Some pilots say the airlines, desperate to cut costs, are forcing them to fly without enough fuel for comfort.
The airlines say it’s not so, that the pilots are complaining as part of a pressure tactic in contract negotiations.
FAA spokesman Les Dorr says: “We can’t dabble in the business policies or the personnel policies of an airline.”
What? If there’s any question that the business and personnel policies force the personnel to fly without enough fuel, the FAA has a responsibility to get involved. If it’s not true and the pilots are wrong, an investigation will determine that.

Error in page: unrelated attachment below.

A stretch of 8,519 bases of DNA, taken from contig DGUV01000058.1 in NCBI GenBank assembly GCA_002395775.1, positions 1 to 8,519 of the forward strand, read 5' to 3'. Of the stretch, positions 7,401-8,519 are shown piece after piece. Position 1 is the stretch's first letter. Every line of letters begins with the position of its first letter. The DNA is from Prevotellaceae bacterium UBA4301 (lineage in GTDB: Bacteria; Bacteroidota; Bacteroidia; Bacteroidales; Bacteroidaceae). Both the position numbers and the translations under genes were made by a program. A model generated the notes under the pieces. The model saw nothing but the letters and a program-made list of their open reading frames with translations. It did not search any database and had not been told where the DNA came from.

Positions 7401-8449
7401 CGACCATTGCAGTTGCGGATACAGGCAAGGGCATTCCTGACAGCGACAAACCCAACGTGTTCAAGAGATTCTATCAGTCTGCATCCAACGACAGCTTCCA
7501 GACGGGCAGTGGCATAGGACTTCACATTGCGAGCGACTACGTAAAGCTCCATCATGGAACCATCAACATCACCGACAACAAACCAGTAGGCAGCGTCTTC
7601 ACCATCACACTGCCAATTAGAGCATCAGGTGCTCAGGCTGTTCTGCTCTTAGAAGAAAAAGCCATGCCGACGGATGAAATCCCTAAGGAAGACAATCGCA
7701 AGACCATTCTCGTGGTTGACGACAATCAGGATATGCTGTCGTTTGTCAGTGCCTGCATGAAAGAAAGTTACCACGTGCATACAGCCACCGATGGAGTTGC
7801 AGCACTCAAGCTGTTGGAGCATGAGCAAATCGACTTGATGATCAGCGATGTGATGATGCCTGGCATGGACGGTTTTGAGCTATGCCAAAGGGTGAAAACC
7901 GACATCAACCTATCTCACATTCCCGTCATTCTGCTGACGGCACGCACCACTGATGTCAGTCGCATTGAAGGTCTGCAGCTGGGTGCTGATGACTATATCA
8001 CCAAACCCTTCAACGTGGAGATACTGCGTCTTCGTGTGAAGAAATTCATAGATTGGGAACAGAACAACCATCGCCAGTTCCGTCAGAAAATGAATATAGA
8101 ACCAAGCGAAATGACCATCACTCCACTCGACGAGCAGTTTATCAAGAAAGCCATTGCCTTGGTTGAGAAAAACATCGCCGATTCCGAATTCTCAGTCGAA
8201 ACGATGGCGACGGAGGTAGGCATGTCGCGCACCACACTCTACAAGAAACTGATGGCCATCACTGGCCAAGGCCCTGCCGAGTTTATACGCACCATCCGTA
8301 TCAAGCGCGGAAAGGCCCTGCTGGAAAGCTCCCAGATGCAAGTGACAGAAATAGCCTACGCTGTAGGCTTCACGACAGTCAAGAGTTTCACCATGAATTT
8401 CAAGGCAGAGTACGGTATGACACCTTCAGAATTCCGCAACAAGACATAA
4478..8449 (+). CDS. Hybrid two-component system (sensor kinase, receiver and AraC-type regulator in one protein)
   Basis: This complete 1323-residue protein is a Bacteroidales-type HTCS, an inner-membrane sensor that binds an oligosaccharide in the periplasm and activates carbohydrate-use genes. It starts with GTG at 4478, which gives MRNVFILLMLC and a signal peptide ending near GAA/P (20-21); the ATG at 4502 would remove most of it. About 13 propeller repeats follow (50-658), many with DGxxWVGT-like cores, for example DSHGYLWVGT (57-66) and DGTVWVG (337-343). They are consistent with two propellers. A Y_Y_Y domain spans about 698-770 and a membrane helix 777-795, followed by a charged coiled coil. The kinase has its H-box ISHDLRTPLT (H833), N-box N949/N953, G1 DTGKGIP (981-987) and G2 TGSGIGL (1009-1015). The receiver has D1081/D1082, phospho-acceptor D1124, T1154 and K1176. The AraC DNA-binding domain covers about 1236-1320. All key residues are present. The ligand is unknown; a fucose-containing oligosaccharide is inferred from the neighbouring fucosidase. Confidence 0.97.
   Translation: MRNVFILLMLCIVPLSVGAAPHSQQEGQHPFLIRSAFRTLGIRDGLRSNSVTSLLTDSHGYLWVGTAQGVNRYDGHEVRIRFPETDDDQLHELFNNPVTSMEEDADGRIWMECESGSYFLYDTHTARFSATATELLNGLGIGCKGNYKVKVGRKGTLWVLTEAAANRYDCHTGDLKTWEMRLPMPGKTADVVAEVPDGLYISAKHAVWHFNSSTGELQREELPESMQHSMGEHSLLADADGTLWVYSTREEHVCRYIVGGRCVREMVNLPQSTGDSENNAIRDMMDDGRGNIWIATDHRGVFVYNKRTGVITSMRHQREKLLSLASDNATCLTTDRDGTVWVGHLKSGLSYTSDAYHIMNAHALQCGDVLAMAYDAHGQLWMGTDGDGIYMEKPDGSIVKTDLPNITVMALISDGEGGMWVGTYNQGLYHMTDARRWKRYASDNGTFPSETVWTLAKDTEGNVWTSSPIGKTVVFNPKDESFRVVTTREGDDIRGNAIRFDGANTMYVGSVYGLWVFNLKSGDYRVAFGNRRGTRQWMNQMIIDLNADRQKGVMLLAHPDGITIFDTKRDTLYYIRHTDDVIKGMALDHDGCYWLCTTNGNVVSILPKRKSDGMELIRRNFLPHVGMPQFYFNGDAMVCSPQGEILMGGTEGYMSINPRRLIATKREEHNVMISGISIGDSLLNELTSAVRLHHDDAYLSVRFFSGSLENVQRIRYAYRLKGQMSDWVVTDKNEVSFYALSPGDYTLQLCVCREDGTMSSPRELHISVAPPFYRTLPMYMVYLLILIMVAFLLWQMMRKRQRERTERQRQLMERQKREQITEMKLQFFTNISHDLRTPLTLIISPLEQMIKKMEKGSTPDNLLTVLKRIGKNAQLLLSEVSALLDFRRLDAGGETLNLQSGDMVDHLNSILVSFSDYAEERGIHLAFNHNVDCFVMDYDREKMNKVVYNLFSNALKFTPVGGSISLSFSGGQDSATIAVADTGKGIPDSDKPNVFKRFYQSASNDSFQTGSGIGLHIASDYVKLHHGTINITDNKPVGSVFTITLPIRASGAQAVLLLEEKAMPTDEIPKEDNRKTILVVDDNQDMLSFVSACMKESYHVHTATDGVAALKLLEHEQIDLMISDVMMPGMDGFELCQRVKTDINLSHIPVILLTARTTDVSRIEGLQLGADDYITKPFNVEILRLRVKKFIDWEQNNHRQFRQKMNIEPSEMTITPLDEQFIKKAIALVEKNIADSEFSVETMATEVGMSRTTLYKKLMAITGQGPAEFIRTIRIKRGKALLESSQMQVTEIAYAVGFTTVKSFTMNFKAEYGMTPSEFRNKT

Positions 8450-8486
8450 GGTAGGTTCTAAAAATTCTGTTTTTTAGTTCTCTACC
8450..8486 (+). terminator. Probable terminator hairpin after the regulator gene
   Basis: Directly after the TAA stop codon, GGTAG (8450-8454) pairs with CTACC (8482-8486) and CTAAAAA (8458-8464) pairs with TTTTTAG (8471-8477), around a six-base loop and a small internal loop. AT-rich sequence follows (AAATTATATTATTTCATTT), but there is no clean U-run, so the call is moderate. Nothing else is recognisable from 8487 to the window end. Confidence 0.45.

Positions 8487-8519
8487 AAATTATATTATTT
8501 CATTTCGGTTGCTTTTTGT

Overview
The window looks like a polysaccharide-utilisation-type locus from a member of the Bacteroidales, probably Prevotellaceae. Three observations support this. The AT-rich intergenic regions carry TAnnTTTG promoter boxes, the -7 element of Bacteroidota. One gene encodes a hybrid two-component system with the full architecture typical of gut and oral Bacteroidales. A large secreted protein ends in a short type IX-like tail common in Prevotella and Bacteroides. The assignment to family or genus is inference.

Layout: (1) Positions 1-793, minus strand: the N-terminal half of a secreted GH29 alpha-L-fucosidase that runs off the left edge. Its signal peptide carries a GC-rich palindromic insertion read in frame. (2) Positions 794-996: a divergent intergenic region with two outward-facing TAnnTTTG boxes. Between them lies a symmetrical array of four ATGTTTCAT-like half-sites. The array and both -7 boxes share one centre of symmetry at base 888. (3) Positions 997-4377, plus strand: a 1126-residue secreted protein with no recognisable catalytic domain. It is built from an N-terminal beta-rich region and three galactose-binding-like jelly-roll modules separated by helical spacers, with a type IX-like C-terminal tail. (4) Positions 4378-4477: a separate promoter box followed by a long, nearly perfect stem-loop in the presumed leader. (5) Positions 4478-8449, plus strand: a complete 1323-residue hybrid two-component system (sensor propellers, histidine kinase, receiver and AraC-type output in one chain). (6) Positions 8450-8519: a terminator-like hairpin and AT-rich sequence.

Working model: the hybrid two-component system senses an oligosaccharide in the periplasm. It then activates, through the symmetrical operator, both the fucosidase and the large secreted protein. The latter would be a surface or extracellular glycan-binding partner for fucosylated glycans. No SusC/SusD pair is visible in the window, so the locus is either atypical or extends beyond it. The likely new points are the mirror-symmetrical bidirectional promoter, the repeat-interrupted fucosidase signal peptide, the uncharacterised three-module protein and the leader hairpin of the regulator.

It can’t be OK to take a serious allegation that passenger safety is being compromised and declare it none of the government’s business.
As a passenger, I know I’ll feel more comfortable if the pilot decides how much fuel we need – not an accountant or executive in a corporate office. I work in an industry that’s in a financial crisis, and I’ve seen how that can affect decisions about the resources needed to get the job done. (But in my industry, only the computers crash.)
So if the airlines and pilots can’t agree on what constitutes sufficient fuel, I’d like an outside expert to intervene. The FAA ought to settle that issue, or hand it over to an agency that will.